Szijjarto: NATO should not become anti-China bloc
“We haven’t entered, neither do we want to enter … competition between China and Europe or China and Hungary,” according to a ministry statement quoting Szijjarto as saying at a press conference after a meeting of NATO foreign ministers. He said relations should not be spoken of in military terms.
Mutually beneficial cooperation should embrace “the automotive revolution”, he said, noting that European manufacturers had become dependent on South Korean and Chinese batteries.
Szijjarto said political decisions had been made in Brussels regarding the car industry, vital to Europe’s economic future, in the direction of the industry’s radical renewal. “There are too many interests by now for this transition not to be successful,” he said.
While developments for manufacturing electric cars went ahead in Europe, politicians forgot to create batteries production capacities, which are largely owned by Chinese companies, he said.
“So, anyone advocating the separation of the Chinese and European economies risks landing a massive blow to the European economy,” he said, noting that trade between China and EU member states exceeded 870 billion euros.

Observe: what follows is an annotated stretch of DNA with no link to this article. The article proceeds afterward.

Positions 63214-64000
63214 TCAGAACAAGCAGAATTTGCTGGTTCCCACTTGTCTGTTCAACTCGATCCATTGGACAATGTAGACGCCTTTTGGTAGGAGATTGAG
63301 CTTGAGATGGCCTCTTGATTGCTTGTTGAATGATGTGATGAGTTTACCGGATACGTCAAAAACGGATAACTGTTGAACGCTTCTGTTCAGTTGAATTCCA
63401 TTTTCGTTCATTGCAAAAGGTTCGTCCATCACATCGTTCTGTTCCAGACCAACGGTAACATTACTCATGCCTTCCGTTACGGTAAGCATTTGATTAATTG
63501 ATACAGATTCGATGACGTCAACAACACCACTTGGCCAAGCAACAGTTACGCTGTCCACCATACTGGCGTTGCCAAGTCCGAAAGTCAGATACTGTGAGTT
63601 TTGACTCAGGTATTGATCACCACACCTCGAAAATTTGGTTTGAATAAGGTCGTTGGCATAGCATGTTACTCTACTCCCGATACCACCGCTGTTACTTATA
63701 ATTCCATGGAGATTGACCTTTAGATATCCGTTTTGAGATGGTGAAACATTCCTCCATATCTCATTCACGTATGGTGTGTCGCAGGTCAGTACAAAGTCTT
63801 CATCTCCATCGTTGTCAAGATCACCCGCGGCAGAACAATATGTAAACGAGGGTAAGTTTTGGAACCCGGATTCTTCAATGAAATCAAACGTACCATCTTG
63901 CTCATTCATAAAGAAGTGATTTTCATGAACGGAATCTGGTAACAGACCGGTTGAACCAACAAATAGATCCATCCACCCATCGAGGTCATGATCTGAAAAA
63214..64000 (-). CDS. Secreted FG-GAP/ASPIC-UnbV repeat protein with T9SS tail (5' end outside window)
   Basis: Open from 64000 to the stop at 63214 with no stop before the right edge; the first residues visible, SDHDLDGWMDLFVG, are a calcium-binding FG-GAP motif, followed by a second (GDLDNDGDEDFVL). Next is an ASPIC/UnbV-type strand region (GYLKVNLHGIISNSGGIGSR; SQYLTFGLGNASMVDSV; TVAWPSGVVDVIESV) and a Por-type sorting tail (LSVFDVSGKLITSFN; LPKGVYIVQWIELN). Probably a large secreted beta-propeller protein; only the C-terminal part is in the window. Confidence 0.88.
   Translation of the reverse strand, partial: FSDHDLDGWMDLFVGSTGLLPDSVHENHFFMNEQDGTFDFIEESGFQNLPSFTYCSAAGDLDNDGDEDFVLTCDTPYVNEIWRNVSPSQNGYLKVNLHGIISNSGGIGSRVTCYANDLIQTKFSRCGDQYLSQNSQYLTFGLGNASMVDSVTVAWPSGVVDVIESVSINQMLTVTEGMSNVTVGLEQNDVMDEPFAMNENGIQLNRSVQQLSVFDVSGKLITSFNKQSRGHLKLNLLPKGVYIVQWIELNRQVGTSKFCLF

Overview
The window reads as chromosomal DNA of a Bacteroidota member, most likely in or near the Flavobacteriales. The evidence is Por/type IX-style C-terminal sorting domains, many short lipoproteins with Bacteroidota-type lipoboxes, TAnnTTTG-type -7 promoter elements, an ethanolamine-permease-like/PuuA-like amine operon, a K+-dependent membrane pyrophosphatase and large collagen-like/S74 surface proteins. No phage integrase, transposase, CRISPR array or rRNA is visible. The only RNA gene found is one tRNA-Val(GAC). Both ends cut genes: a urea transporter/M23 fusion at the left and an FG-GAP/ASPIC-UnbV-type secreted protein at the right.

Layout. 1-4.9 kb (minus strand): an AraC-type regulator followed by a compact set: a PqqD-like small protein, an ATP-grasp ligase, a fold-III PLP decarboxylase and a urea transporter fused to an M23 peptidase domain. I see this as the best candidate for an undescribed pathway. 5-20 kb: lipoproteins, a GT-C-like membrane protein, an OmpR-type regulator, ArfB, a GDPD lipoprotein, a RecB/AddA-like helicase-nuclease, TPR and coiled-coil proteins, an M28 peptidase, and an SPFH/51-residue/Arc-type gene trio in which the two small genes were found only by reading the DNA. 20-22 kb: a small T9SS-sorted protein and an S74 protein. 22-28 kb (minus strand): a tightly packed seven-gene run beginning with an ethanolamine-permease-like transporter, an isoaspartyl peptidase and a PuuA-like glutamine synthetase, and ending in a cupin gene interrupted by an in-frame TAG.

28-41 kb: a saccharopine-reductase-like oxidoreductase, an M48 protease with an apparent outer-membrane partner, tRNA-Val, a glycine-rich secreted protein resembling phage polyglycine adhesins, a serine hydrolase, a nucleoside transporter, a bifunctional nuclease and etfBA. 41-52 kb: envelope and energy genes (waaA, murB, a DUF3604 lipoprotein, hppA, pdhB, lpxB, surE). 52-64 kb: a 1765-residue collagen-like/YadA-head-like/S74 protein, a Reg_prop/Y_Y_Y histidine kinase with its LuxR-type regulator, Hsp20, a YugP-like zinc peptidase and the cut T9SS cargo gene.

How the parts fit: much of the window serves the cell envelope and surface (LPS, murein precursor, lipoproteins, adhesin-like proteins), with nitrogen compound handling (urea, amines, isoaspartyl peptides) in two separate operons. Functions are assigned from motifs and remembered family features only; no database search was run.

Hungary understands the significance of this since it is home to German car manufacturers and the largest Chinese and Korean battery manufacturers, he said. Without their cooperation, the European car industry could not undergo renewal and European environmental protection standards would not be fulfilled, he added.
The war in Ukraine, Szijjarto said, had precipitated the emergence of divisive blocs, “which is especially bad news for central Europe, since the region has always lost out whenever there was a conflict between East and West.”
Referring to China’s peace plan for Ukraine, he said the plan may provide a suitable starting point for international negotiations. The sooner there is a ceasefire and the sooner peace talks begin, the more lives can be saved in Ukraine,” the minister concluded.